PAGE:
Fighting with each other

Define fighting. Is one of the pair growling, screaming and hiding for a period of time afterwards? Or does one of them hiss/growl/meep only a little and the other stops, then the first one jumps in again? Or are they just wrestling? The latter two are perfectly normal play behavior, only the first one is problematic.

Interacting with the toys of their new 5 month old son (sniffing, licking, eating etc)

Again, cats will use everything in their territory as they wish. Once more you can compare this to a toddler playing with scissors that are left on the floor. Of course it will. The question is: are the toys dangerous for the cats, meaning are they safe to be licked (I would assume so since they are childrens' toys?) and can they be accidentally swallowed. If yes to the second point, do not leave the toys out unsupervised.

Jumping up on the sofa and places where they are not allowed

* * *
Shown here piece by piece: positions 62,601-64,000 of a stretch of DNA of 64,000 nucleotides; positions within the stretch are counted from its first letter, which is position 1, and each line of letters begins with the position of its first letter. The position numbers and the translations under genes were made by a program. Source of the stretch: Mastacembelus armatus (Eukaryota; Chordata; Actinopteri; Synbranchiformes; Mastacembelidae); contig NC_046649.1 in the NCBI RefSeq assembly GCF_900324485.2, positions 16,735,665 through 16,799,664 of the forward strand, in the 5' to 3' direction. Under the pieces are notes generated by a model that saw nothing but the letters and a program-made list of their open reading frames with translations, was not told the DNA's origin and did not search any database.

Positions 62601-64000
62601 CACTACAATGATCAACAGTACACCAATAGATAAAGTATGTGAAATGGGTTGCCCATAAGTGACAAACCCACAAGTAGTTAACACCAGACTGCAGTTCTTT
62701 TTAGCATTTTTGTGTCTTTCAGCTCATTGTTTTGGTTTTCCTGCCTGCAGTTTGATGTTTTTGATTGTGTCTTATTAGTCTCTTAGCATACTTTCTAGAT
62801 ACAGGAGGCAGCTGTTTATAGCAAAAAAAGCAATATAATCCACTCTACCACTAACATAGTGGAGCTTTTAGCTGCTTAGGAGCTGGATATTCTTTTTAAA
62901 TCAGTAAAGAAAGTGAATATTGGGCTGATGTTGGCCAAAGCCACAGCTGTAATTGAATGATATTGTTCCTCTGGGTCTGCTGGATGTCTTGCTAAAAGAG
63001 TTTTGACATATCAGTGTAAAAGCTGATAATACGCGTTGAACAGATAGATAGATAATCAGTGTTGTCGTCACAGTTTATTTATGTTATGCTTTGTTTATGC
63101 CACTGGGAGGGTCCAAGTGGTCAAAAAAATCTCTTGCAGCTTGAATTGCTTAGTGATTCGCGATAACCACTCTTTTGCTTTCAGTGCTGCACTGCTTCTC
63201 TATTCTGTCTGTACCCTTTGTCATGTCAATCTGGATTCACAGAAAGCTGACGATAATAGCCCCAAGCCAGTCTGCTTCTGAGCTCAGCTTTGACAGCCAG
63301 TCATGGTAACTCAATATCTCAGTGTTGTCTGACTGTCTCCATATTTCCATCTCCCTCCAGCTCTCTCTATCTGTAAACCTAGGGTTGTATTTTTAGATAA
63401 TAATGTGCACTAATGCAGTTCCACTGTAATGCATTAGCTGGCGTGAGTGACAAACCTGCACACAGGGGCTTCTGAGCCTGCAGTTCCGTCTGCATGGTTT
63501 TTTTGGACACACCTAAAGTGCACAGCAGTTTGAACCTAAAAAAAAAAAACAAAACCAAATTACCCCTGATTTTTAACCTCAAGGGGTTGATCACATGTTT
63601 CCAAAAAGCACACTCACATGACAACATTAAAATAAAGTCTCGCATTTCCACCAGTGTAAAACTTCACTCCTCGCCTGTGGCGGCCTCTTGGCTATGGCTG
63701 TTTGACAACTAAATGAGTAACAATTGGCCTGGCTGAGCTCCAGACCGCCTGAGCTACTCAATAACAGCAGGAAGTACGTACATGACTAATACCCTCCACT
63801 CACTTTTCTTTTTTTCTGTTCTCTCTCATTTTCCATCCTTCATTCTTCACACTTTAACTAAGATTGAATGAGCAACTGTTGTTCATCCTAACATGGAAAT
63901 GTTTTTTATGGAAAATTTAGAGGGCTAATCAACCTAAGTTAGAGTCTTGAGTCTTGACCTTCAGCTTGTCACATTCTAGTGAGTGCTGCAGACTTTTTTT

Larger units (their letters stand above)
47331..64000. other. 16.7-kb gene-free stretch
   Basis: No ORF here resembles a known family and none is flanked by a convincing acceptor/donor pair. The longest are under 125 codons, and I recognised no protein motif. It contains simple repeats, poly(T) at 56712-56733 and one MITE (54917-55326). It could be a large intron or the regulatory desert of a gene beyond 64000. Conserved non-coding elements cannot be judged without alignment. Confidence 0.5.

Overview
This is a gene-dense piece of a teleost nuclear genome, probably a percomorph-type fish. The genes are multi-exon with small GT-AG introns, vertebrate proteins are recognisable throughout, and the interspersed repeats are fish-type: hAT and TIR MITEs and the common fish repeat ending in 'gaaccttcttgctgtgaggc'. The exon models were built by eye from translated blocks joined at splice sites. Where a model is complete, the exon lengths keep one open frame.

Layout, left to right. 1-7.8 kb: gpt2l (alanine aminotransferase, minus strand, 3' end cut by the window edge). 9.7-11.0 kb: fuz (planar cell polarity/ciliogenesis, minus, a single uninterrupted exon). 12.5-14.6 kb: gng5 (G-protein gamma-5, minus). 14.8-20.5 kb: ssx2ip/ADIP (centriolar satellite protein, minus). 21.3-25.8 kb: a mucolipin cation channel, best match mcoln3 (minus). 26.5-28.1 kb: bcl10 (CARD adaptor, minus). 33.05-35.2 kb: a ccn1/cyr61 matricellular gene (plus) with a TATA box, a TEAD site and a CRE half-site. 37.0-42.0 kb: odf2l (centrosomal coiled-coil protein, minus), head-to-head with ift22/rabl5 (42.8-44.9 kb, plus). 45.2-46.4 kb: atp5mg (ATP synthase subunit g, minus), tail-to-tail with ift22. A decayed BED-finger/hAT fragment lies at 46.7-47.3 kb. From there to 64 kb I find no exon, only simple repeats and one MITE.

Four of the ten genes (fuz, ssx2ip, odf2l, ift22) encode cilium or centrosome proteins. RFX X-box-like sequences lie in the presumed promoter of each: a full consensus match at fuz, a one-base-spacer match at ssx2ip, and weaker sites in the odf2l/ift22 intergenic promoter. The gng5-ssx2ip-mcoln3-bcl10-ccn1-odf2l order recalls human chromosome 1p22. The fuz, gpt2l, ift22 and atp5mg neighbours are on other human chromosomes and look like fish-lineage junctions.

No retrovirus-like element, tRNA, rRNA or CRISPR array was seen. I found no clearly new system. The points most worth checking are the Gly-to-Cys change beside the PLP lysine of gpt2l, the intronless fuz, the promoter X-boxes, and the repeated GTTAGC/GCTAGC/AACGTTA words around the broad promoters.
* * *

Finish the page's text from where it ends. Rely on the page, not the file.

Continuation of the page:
Outside, cats have territorries that span many kilometers... with us, they only have a fraction of that. It is up to the owners of a cat to make that territory as exciting and usable as possible. Why would the sofa be off limits? There is no reason to. If its fragile or easily punctured by walking over it, put a blanket on top, there are some quite pretty ones out there to protect sofas for just this (and other) reason. Other places, same thing. Cats live 3dimensionally, you can at most teach them 1-2 places they shouldn't be when you are there or currently using it (for me, thats the stove and in front of the computer monitors f.e.). This is done by putting them down each and every single time when they go there... And by offering good/suitable/better/comfortable alternatives next to the place. For the stove/kitchen work area, I have bought a cat tree so they can watch what I'm doing (which is, after all, usually the purpose of jumping up there) from a safe place.